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Opponents say Missouri’s new election law is hindering help with the voting process

A vote here sign is propped against a table in a school gymnasium.
Brian Munoz
/
St. Louis Public Radio
Opponents to Missouri's new election law, including the Missouri NAACP and the League of Women Voters of Missouri, say the state's new election law, including its photo ID requirement, will disenfranchise voters in November who were just able to cast their ballots a few months ago with other forms of ID.

For the first time since the law went into effect, Missouri voters will have to present a valid form of photo ID in order to cast their ballot in the midterm elections.

Since the legislation did not impact the August primary election, voters could be turned away even if the form of ID they presented was accepted as recently as three months ago.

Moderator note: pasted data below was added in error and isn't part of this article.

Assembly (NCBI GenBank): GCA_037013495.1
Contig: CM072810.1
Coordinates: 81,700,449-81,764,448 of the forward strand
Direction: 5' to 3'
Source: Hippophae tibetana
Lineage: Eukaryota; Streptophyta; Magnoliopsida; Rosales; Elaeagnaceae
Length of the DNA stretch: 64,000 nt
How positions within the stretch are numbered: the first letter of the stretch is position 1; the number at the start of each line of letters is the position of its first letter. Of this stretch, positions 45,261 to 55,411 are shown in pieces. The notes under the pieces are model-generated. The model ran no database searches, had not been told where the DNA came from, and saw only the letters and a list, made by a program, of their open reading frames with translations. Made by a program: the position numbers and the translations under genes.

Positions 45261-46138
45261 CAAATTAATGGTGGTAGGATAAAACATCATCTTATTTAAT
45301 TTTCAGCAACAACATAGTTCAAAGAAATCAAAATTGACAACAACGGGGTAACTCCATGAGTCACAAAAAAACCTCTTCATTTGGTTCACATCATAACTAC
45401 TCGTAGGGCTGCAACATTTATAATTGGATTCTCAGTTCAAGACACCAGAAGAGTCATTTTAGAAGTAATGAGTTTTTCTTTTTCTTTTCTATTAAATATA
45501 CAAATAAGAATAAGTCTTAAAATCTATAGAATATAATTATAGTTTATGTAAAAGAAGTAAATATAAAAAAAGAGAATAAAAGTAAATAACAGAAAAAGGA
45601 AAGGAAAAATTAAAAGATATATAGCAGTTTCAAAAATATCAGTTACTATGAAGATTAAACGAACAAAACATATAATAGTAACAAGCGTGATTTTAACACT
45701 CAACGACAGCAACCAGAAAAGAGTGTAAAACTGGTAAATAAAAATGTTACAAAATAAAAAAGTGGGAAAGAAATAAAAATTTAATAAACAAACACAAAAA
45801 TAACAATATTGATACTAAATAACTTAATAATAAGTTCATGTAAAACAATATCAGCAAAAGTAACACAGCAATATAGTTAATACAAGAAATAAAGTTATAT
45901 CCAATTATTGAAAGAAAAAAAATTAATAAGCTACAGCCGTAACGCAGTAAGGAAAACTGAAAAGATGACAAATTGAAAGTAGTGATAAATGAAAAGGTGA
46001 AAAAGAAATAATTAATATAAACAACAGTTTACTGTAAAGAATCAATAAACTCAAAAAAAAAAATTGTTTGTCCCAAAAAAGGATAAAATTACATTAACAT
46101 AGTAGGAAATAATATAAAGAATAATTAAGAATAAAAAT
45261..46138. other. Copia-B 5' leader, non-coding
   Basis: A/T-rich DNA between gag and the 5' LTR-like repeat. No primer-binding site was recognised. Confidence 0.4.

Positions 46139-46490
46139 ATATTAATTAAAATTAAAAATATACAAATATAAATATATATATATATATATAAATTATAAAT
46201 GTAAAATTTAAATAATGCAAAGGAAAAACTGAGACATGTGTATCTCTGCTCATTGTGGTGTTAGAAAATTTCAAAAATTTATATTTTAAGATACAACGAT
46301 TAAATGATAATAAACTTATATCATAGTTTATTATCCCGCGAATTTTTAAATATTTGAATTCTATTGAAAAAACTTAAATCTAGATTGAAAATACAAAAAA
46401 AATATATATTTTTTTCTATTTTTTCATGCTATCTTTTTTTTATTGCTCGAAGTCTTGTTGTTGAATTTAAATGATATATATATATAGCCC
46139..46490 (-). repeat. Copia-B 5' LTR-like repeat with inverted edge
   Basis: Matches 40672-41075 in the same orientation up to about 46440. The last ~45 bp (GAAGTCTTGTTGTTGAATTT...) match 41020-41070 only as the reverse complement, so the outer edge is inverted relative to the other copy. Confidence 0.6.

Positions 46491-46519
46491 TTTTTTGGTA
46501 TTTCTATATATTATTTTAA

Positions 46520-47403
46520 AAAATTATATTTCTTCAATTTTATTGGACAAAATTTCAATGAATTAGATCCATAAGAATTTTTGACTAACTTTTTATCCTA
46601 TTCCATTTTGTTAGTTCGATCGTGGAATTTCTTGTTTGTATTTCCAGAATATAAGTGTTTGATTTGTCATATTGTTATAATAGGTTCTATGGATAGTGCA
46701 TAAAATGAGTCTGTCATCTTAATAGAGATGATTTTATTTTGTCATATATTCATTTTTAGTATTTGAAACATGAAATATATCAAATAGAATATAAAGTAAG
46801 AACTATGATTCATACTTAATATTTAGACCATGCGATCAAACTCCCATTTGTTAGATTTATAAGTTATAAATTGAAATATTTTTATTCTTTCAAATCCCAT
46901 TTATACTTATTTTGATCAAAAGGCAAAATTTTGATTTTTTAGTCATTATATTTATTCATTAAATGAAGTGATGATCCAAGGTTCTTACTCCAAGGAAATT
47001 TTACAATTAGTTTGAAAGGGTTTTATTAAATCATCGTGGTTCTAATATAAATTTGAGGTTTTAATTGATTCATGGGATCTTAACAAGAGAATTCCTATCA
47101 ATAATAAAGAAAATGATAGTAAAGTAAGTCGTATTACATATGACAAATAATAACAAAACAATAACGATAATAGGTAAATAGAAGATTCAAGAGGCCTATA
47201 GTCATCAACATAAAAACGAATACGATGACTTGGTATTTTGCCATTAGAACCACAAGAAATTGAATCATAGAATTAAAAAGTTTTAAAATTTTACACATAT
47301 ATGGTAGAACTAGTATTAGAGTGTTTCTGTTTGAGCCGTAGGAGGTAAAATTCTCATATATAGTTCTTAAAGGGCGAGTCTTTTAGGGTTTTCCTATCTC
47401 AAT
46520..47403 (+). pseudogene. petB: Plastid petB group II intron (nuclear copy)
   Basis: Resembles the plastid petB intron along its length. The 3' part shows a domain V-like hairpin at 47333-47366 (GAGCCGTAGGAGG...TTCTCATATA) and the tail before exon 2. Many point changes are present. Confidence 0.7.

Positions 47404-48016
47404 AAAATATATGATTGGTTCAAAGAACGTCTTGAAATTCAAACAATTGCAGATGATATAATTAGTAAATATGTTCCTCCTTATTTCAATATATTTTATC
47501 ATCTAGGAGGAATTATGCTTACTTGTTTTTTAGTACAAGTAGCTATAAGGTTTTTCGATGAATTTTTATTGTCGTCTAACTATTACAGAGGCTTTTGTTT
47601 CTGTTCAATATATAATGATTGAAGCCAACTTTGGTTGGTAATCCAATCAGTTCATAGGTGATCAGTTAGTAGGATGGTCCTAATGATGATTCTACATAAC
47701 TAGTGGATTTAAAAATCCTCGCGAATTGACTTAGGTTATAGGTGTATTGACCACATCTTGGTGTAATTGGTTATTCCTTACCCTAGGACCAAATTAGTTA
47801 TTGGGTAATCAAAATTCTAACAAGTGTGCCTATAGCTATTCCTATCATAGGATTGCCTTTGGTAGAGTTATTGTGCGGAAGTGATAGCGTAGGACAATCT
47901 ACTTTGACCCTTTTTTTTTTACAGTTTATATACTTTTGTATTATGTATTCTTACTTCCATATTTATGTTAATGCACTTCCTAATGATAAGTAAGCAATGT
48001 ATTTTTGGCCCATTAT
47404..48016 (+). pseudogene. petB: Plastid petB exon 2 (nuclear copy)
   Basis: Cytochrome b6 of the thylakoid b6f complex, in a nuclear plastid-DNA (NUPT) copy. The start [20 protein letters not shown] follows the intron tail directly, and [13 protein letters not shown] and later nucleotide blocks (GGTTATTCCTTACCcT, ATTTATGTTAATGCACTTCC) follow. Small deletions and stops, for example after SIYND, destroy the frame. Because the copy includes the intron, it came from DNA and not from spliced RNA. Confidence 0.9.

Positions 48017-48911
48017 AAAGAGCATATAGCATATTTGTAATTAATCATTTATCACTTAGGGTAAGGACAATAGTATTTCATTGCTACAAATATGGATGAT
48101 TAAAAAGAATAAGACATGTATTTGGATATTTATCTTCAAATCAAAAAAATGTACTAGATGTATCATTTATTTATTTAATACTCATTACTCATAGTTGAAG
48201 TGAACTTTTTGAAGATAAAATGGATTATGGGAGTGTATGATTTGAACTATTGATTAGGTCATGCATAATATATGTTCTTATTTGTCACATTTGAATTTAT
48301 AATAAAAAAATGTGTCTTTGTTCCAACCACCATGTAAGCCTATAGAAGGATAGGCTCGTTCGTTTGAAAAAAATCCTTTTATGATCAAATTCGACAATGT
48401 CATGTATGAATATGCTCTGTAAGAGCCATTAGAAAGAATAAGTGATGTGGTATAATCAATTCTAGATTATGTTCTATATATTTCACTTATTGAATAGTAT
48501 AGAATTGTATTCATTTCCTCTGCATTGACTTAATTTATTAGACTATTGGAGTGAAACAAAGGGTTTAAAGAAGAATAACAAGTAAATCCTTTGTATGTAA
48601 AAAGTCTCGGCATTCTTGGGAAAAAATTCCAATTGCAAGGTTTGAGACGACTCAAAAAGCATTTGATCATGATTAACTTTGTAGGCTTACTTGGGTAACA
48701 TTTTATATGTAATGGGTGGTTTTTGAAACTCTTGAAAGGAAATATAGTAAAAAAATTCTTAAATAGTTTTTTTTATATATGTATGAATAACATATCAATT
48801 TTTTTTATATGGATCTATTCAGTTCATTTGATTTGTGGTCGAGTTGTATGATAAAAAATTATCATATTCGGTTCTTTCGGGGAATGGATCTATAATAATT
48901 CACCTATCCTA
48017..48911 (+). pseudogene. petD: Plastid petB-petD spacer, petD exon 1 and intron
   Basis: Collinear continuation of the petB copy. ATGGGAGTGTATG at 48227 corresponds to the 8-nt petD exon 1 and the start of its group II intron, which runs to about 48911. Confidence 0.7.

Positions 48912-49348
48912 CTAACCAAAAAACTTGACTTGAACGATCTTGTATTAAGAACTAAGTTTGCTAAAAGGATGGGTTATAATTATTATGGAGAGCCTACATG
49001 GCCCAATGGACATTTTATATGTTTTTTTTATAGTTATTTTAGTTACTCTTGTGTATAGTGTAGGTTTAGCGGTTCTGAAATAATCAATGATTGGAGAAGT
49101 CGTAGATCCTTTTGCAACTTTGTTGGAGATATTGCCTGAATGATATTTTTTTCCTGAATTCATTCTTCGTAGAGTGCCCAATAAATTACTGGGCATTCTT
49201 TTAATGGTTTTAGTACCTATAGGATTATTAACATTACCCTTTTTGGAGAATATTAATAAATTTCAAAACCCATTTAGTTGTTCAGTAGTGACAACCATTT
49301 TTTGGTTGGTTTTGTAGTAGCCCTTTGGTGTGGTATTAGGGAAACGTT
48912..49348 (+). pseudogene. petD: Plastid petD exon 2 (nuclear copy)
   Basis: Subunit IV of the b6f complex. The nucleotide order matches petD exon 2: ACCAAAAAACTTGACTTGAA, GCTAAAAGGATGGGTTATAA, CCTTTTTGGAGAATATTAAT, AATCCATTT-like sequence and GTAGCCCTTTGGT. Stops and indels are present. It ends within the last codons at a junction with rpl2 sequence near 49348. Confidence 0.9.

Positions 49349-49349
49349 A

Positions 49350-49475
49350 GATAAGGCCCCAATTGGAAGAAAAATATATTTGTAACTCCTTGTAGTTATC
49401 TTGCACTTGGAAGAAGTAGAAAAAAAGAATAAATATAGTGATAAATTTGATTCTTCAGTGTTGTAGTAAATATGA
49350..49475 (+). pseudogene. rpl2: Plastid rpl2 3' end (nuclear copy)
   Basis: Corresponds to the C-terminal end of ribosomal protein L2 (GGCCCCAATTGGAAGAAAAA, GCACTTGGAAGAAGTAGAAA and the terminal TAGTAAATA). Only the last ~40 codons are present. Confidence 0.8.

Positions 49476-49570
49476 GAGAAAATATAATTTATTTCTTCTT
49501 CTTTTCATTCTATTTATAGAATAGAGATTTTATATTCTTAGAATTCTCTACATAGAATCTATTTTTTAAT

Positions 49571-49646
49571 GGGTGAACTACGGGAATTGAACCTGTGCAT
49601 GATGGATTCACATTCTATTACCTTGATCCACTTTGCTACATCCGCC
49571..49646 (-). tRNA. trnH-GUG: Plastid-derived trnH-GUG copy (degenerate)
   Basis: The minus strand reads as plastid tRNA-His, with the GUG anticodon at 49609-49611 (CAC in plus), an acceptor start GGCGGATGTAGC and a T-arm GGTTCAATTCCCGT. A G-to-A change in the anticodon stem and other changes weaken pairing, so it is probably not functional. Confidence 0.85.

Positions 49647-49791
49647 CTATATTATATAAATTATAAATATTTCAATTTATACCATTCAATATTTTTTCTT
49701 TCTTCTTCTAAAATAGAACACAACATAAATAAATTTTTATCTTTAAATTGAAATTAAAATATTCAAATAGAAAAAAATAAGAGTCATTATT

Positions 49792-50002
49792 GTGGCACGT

In addition to the photo ID component, the almost 60-page bill made changes to the voter registration process and changed provisions related to absentee ballots.

On the latest episode of the Politically Speaking podcast, Marilyn McLeod, president of the League of Women Voters of Missouri, talked about the effects of the law and how it has already impeded the work of the league.

Here are some of the things McLeod talked about on the show:

  • The overall impression the league has on the new election bill. While some elements, like two weeks of no-excuse absentee voting, are viewed positively, others are not.
  • How the upcoming photo ID requirements could be confusing to voters. Some forms of ID that were accepted as recently as August, like a voter registration card, would no longer count.
  • Whether the new law was needed to further secure the state’s elections. 
  • How the law is affecting the league’s work in registering people to vote and other civic engagement it does around elections, like help regarding absentee ballots.
  • Why the league decided to join the NAACP in filing two lawsuits against the legislation.

McLeod has been a member of the league for more than 30 years. She took over as president of the Missouri chapter in 2021.

Follow Sarah Kellogg on Twitter: @sarahkkellogg

Sarah Kellogg is the Missouri Statehouse reporter for St. Louis Public Radio

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